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Movie Review: I Love You, Philip Morris
Jim Carrey and Ewan McGregor go gay in a very funny - if very unusual - true-life tale
Starring: Jim Carrey, Ewan McGregor
When promoting I Love You, Philip Morris at the Sundance Film Festival last year, Jim Carrey was keen to point out that the film – one of the festival’s biggest hits - wasn’t a “gay movie”.
“I don’t think it’s a gay movie,” he said of the true story of cop-turned-conman-turned-corporate-embezzler Steven Russell, who finds himself perpetually breaking out of prison in order to be with his true love, Philip Morris.
"It’s a movie about humanity. It’s a movie about the perspective of my character. About the lengths we go to for acceptance and love."
Of course, this was only slightly undermined by the fact he was speaking in a gay bar at the time – where the press conference was held.
So yes, of course it’s a gay film. They’re both gay, and the film doesn’t shy away from that (though, notably, we only see them kissing in silhouette - they could both have "gay double" shadow puppets for all we know). But Carrey had a point: it’s also incidental. Philip Morris could have been Pippa Morris - it wouldn’t change a thing.
And it’d be sad indeed if it was adversely affected by prejudice of any sort. Because gay or straight, bi or Conservative MP, some things are universal. Funny is funny. Part Catch Me If You Can, part Brokeback Mountain and part Great Escape, I Love You, Philip Morris - from the writers of Bad Santa - is a hard film to categorise.
That it's a real life story is incredible. Steven becomes a cop, cons his way into a food company, leaves his wife, gets into fraud, into prison, falls in love with the sweet Philip Morris (Ewan McGregor), and spends the rest of the film either committing more crime, breaking out of jail to see Philip, or breaking in (posing as a lawyer) to get him released.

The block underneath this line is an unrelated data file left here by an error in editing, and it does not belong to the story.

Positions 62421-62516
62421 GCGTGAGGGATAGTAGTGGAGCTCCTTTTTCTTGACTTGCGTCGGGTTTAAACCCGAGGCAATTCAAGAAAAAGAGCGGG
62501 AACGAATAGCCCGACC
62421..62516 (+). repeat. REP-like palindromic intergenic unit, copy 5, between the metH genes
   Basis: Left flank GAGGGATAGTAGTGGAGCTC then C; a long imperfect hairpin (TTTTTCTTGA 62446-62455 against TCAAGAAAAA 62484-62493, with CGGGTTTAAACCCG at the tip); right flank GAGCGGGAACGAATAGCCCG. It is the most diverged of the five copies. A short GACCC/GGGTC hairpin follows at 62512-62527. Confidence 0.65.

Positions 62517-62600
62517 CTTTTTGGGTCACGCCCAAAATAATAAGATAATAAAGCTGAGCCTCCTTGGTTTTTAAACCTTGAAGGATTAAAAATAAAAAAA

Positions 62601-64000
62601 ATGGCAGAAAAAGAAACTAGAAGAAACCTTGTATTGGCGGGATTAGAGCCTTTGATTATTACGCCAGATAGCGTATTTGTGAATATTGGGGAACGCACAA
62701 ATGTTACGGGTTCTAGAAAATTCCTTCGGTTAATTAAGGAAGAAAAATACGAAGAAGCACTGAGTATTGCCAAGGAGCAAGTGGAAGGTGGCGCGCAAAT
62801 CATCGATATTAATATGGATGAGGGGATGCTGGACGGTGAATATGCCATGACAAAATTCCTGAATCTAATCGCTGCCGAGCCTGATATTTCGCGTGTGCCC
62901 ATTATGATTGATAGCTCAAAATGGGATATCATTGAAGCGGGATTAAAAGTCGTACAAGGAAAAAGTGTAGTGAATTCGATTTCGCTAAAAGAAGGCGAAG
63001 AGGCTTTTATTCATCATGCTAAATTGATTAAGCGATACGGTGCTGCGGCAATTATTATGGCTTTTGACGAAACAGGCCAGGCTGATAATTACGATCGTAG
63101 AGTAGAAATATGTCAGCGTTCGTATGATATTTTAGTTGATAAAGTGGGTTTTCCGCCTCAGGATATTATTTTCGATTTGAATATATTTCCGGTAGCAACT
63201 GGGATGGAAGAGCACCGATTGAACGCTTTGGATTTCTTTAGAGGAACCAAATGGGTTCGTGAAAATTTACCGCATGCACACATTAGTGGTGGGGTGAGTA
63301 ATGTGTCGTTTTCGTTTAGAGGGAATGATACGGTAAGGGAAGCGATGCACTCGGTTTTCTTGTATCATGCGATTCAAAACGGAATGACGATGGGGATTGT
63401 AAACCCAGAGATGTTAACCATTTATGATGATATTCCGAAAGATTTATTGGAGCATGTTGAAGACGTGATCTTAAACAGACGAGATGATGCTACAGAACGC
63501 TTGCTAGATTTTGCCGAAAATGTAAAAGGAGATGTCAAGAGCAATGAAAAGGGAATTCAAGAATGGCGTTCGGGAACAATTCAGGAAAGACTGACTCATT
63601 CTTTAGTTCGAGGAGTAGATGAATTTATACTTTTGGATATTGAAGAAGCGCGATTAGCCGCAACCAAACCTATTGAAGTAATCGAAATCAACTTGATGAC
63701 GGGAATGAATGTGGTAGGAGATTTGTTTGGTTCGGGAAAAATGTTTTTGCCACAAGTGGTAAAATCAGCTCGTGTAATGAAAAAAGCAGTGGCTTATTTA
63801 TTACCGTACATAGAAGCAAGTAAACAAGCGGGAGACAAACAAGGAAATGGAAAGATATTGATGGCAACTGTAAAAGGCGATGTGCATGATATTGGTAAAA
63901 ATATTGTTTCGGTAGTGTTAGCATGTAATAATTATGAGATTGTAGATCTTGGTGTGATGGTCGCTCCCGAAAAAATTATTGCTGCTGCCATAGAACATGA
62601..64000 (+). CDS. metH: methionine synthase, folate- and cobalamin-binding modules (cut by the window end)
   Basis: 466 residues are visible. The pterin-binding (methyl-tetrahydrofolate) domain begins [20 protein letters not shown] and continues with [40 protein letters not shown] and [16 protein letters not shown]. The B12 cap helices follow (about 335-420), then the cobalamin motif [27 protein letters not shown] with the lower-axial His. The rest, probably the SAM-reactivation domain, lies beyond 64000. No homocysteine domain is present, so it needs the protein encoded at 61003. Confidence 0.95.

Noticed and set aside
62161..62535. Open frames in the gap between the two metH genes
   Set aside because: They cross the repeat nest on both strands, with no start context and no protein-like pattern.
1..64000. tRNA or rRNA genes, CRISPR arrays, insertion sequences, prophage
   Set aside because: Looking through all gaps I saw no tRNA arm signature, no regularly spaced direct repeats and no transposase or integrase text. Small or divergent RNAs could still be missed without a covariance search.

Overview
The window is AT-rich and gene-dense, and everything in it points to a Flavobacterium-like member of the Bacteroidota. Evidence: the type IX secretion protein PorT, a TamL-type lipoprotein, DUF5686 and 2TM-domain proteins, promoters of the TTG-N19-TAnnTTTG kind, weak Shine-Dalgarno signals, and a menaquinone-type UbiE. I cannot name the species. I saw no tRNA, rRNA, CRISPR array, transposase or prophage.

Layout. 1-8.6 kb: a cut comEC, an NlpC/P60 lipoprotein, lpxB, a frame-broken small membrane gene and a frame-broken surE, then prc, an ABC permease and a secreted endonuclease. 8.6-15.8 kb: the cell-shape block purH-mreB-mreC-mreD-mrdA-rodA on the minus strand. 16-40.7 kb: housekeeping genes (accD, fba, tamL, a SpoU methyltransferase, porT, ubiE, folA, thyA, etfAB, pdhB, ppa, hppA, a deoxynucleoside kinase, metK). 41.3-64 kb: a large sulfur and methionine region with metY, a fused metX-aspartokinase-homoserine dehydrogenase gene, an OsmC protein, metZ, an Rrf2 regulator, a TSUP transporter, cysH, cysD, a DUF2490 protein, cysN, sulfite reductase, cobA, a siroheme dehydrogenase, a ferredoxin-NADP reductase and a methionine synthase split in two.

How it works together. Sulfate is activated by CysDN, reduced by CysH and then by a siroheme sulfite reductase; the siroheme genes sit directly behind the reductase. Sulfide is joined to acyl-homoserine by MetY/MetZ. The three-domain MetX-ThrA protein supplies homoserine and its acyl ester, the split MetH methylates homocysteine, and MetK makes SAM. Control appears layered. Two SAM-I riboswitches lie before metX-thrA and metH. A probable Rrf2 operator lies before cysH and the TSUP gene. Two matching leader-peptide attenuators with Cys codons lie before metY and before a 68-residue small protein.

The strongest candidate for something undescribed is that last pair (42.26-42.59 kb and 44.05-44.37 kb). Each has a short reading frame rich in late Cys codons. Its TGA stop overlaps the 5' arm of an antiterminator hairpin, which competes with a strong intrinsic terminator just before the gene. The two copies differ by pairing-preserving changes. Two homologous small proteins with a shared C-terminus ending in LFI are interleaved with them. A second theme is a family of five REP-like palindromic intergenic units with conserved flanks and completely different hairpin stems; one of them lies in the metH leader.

It's at once biographical, absurdist, romantic, farcical, serious and stupid. With some great blowjob jokes.
McGregor is good as the slightly-fey but not overly-camp object of Steven’s affections, but it’s Carrey who's most impressive. His rubber face now raveaned with laugh lines (or should that be stretch marks?), this isn’t the Serious Carrey of The Truman Show – but it’s also not the Comedy Carrey of Ace Ventura.
For the first time, it’s a successful combination of both. And if the same could be said of this genre-mixing film – a comedy that’s all the funnier for the laughs carrying weight, a drama that’s all the slicker for having a lighter side, a bit of a mess but a really fun mess – it could also be said of Carry’s character, someone you can't help but like, but someone the film never strains to make likeable.
“How can I love you?” says McGregor at one point of Steven’s compulsive lying and trickery – traits that aide his escapes, but ones that get him banged up in the first place. “You don’t even know who you are”.
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